Series: Shark Men, Season 2

Shark Men, season 2
Shark Men, season 2


Season 2 of Shark Men is more of the same as Season 1 – shouting, HOO-HAAing, chest slapping, and manly bleating. It’s not all complete, unmitigated suffering for the patient viewer, however. There is less focus on the manly art of extreme angling than there is in Season 1, which was a welcome relief.

The first two episodes are filmed at the Farallon Islands, a location off California that swarms with white sharks, and with which Tony and I are familiar from reading The Devil’s Teeth (recommended, with reservations). The team has a permit to capture and tag white sharks there, the first time anyone has been allowed to do this kind of work at the Farallons. Not everything goes according to plan, and the team’s research permit is suspended.

Attempting to tease out the entire life cycle of the southern Pacific white shark population, the Ocearch vessel drops anchor off Malibu in southern California. There they fish for juvenile white sharks, in view of the busy beaches. Surfers and swimmers are largely unaware that they are sharing the water with a white shark nursery. The researchers also return to Guadalupe Island off Mexico, and capture and tag more sharks there.

The final few episodes of this season are the most fascinating – a trip is made to the Sea of Cortez, a squid-rich ecosystem teeming with terrifying Humboldt squid, pods of sperm whales, and other cetaceans. There is a long history of white sharks of various sizes being caught in the area, which makes the researchers suspect that it is a pupping area. It is, however, a popular long lining location, which puts the white sharks in danger of being caught by fishermen.

This season of the show was dogged by controversy. The Farallon Islands permit revocation was of serious concern, and repercussions were felt long after filming completed. A shark known as Junior (or Lucky) was badly hooked and spent a long time out of the water on the Farallon Islands trip while the team attempted to remove the hook from deep in his throat. The shark was later filmed with a terrible injury to the side of his face. The Ocearch team were subsequently exonerated from any blame for the wounds, as Junior’s injuries were from another shark (and sharks bite each other frequently and indiscriminately).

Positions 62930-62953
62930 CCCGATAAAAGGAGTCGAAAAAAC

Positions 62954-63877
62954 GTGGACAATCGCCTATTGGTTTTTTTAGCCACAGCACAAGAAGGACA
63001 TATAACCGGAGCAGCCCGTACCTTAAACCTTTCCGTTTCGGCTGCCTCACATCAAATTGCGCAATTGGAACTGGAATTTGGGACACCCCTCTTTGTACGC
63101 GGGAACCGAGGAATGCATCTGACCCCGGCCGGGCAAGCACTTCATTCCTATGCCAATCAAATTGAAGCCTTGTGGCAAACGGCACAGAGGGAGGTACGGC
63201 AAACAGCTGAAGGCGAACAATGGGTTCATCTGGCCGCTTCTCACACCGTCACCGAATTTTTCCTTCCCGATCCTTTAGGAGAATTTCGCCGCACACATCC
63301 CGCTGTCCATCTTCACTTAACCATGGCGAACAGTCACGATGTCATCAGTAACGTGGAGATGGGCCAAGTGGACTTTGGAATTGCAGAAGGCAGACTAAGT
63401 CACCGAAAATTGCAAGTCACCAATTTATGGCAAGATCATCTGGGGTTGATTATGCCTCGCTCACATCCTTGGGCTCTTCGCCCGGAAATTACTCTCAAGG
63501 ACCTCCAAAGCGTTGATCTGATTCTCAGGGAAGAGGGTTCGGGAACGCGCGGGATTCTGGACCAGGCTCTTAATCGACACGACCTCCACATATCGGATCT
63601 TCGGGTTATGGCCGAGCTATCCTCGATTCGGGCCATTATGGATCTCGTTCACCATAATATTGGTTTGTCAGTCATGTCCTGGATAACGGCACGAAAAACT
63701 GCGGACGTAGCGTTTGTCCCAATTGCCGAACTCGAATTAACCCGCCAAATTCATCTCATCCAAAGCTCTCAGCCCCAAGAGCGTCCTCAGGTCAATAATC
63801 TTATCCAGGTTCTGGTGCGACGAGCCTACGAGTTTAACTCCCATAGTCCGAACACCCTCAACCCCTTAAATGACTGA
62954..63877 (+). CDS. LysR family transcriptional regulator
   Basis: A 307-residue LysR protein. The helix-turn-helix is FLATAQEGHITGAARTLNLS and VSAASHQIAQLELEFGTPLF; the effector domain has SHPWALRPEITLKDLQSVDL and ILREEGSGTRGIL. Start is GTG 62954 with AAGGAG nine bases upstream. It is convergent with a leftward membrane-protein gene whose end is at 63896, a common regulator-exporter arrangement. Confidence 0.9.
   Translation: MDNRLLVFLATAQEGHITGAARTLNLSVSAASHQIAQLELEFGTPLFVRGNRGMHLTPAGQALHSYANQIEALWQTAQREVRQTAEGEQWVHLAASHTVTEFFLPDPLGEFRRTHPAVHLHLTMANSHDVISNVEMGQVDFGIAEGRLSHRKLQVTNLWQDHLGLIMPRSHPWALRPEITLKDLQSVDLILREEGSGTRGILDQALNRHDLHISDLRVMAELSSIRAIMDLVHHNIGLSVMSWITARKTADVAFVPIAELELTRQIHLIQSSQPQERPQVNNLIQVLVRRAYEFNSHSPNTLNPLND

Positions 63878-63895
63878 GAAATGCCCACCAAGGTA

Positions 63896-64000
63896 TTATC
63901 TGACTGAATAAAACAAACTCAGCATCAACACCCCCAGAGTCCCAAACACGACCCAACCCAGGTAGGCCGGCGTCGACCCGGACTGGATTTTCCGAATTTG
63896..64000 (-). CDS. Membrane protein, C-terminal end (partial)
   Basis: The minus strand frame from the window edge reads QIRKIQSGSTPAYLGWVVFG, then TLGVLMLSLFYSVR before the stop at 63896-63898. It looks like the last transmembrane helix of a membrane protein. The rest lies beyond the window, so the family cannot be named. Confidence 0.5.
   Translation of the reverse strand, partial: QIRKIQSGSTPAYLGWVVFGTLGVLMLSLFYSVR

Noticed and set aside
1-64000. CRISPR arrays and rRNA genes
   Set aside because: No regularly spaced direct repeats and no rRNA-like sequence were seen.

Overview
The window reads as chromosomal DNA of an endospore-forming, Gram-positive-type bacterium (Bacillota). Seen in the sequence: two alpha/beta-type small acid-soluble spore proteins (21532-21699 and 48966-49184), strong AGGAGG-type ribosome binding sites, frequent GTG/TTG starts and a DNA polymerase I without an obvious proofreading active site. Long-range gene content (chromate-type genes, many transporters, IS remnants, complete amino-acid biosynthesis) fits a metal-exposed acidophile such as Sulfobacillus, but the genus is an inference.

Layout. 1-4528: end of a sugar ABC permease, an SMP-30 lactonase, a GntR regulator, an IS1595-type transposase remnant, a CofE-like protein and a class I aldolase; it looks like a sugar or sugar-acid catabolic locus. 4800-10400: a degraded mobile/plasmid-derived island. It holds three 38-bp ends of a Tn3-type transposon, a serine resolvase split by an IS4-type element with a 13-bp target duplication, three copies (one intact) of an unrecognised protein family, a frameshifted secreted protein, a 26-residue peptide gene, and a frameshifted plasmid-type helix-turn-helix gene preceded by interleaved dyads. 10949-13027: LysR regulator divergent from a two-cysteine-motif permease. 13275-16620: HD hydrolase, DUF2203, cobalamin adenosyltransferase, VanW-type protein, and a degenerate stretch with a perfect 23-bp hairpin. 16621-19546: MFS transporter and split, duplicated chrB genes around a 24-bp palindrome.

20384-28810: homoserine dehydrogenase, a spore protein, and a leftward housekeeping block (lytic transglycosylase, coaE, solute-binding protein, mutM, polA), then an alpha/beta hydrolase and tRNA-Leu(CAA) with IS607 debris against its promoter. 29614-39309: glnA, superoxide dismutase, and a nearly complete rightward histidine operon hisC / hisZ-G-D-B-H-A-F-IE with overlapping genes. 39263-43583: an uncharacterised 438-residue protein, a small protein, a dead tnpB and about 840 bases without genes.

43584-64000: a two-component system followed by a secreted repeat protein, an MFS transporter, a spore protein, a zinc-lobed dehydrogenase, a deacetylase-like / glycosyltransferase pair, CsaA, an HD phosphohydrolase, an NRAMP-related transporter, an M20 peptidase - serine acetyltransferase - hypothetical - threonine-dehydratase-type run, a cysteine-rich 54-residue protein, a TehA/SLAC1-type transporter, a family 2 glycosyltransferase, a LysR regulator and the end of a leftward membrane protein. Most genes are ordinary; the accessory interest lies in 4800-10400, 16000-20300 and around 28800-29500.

There’s an interview with Chris Fischer and Brett McBride about this season of the show, here. Episode guide here. Get the series here, otherwise try here or here. You may have trouble getting them shipped to South Africa.

Series: Shark Men, Season 1

Shark Men, season 1
Shark Men, season 1

After the controversy, drama, self examination, and ultimately very interesting research that came out of the Ocearch expedition to South Africa early in 2012, we had to watch the television show that made Chris Fischer (amongst others) famous for working with white sharks.

Enter Shark Men, a National Geographic series featuring television personality Chris Fischer (who had something to do with getting the funding, or the boat, or both – try to disentangle it here if you’re so inclined) and Dr Michael Domeier, a respected white shark researcher. The researchers fish for white sharks off Guadalupe Island in Mexico, and then lift them out of the water in a specially modified cradle attached to the Ocearch boat. Water is pushed across the shark’s gills while they’re out of the ocean. The team measure and tag the sharks, and take samples for genetic testing. The sharks are released after 15-20 minutes out of the water.

The Ocearch boat also makes a trip to the Shared Offshore Foraging Area, or SOFA, where white sharks are believed to feed. A (giant) squid-rich ecosystem inhabited by sperm whales is found, and Domeier theorises that the sharks subsist on squid while they’re here. I found the two episodes covering the SOFA trip to be fascinating. There’s nothing special demarcating this piece of ocean – just the patterns made by the migrating white sharks, which show evidence that the sharks move between Guadalupe and the SOFA. Domeier believes that their time at Guadalupe is for breeding, and aims to take sperm samples from mature males to verify this theory.

The science is very interesting. During the course of the filming a couple of improvements in the handling of the sharks is made, of which I approved. There is magnificent footage of huge white sharks in crystal clear water. Unfortunately there is also a lot of testosterone-fuelled shouting, posturing, and remarkably inane commentary from a variety of sources. By the end of the series we wanted to watch with the sound off, it was that bad. The only person who comes off well at the end of it all is the captain of the Ocearch vessel and chief angler, Brett McBride, and it seems to be largely because he shuns the limelight and doesn’t say much.